Global governments remain reluctant for now to sanction Russian energy, seeking to insulate the world economy from a greater shock even as they tighten the financial grip on the country following its invasion of Ukraine.
While oil last week briefly passed $100 a barrel for the first time since 2014 and European natural gas prices jumped as much as 62%, the gains were partly reversed as the U.S. and European nations avoided sanctioning Moscow’s massive energy supplies for punishment.
They continue to resist doing so despite fresh plans to further annex President Vladimir Putin’s economy from the international monetary system. Although some Russian banks will now be excluded from the SWIFT payment messaging system, one official said the White House is looking at exemptions for transactions involving the energy sector.
The current reluctance to crack down on the source of much of Russia’s wealth reflects the fear that doing so would send energy prices surging even higher, transmitting a stagflationary mix of faster inflation and slower growth around an already fragile world economy.
The reprieve may support Putin’s under-threat economy, where commodities account for more than 10% of activity and much of the nation’s budget.
“Financial sanctions are often there as a signal of disapproval rather than a real attempt to cause pain and damage,” said John Gieve, a former U.K. government official and central banker. “Arguably that is the case now. We are not restricting energy exports because that would mean more pain for us than we are willing to bear.”
The avoidance of targeting Russian energy still may fade the longer the conflict rages and the more countries utilize alternative energy supplies. British Foreign Secretary Liz Truss said Saturday that the U.K. would support restricting Russian energy exports to Europe and that the U.K. was working with Group of Seven partners to reduce dependency on Russia.
Russia is a commodities-powerhouse, producing more than 10% of the world’s oil and natural gas, with Europe reliant on it for a third of its gas.
“Energy sanctions are certainly on the table,” White House Press Secretary Jen Psaki said on ABC’s “This Week” on Sunday. “We have not taken those off, but we also want to do that and make sure we’re minimizing the impact on the global marketplace and do it in a united way.”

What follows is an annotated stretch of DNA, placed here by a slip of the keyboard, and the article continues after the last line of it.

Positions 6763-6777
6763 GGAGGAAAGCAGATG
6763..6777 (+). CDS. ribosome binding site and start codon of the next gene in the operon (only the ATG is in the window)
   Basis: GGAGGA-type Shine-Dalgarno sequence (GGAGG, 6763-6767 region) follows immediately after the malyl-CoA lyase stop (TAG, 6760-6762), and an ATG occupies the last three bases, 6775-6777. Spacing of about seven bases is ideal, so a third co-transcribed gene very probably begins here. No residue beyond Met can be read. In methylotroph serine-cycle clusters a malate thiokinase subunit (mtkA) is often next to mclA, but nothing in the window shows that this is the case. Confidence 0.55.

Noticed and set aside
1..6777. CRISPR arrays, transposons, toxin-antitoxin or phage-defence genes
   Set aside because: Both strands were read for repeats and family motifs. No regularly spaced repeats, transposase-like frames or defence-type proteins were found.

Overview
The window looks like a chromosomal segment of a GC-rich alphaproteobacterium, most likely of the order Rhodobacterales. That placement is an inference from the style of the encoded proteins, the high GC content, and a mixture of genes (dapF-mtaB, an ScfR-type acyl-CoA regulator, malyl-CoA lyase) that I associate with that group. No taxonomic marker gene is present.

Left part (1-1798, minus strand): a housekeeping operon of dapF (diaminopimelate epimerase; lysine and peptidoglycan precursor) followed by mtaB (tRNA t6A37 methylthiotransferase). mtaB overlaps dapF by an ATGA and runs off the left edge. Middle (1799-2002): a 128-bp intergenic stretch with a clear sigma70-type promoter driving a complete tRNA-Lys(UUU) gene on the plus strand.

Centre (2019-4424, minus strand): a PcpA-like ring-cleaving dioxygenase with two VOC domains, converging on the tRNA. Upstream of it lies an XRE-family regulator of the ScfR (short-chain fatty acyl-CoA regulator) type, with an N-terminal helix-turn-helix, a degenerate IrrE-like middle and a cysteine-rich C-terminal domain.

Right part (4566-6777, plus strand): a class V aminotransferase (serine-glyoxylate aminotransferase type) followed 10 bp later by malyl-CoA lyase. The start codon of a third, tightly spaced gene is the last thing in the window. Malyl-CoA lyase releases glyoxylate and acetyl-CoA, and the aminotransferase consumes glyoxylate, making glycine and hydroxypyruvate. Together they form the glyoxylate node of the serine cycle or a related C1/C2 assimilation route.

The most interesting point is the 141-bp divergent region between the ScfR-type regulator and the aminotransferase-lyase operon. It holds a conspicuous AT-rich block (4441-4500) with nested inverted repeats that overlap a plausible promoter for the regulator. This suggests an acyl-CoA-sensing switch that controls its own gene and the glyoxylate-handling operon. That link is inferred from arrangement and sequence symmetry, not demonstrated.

The invasion-driven surge in energy prices already has economists predicting a higher and delayed peak in inflation as well as a hit to growth as consumers and companies are forced to allocate more of their budgets to fuel and heating.
Even with Russian energy being left alone, the war’s first few days have shown there’ll likely be snags maintaining a smooth flow of oil. Many buyers have backed away from buying Russian crude cargoes for fear of getting ensnared in sanctions or damaging their reputation. Urals, Russia’s most important export grade, is trading at a record discount to international benchmarks.
Many banks in Europe and China also have backed away from financing Russian commodity deals, at least in the short term, and tanker owners are reluctant to take on the risks of loading at Russian ports.
“Even if it is possible to pay counter-parties under trade contracts, payments will be in stupor in the near future due to exchange-rate volatility,” said Sofya Donets, economist at Renaissance Capital in Moscow. “For a period of uncertainty, trade will be made with great difficulty.”
But the fallout would be much worse if curbs were imposed on Russia.
The latest limits on finance are a “welcome move but insignificant to cut oil and gas flows,” said Thierry Bros, a professor at the Paris Institute of Political Studies. “We will still be in a position to pay for gas.”
In a scenario in which Europe’s gas supply was cut off, the euro-area would tumble into recession, according to Bloomberg Economics. The U.S. would suffer significantly tighter financial conditions and growth would diminish, leaving the Federal Reserve potentially having to raise interest rates in a slowing economy, the economists wrote last week.
At JPMorgan Chase & Co., economists led by Bruce Kasman estimate that a sustained shutting-off of Russian oil exports could propel the price of crude to $150 a barrel, potentially lowering global growth by 3 percentage points and raising inflation by 4 percentage points.
Still, Kasman’s team noted a nuclear agreement with Iran and the release of oil from the U.S.’s strategic reserve could offset as much as two-thirds of the shortfall from the cessation of Russian oil shipments.
Other ways of opening room to bash Russia and mitigate the aftershock include reviving coal-fired power stations and encouraging governments, including China’s, to tap their own reserves in a coordinated fashion.
As for Russia, the continued flowing of oil will likely provide some relief given the World Bank calculates commodities account for almost 70% of goods exports. About 43% of the country’s crude and condensate output is sold abroad.
The central bank’s latest projections showed the economy could grow 2%-3% this year, down from 4.7% in 2021. Inflation, though, is running at more than double its target, despite 525 basis points in interest-rate hikes since last March.
If crude prices stay around $90 this year, the country’s budget could get more than $65 billion in extra revenue, adding to the Kremlin’s financial strength, economists said recently. Oil at $100 would boost the windfall closer to $73 billion.
At Natixis SA, economist Alicia Garcia Herrero said sanctions on energy could still be in the cards.
“The West is finding ways to reduce the impact of a commercial embargo, which would include energy, but it has not found it yet,” Garcia Herrero said. “However, it is a question of time.”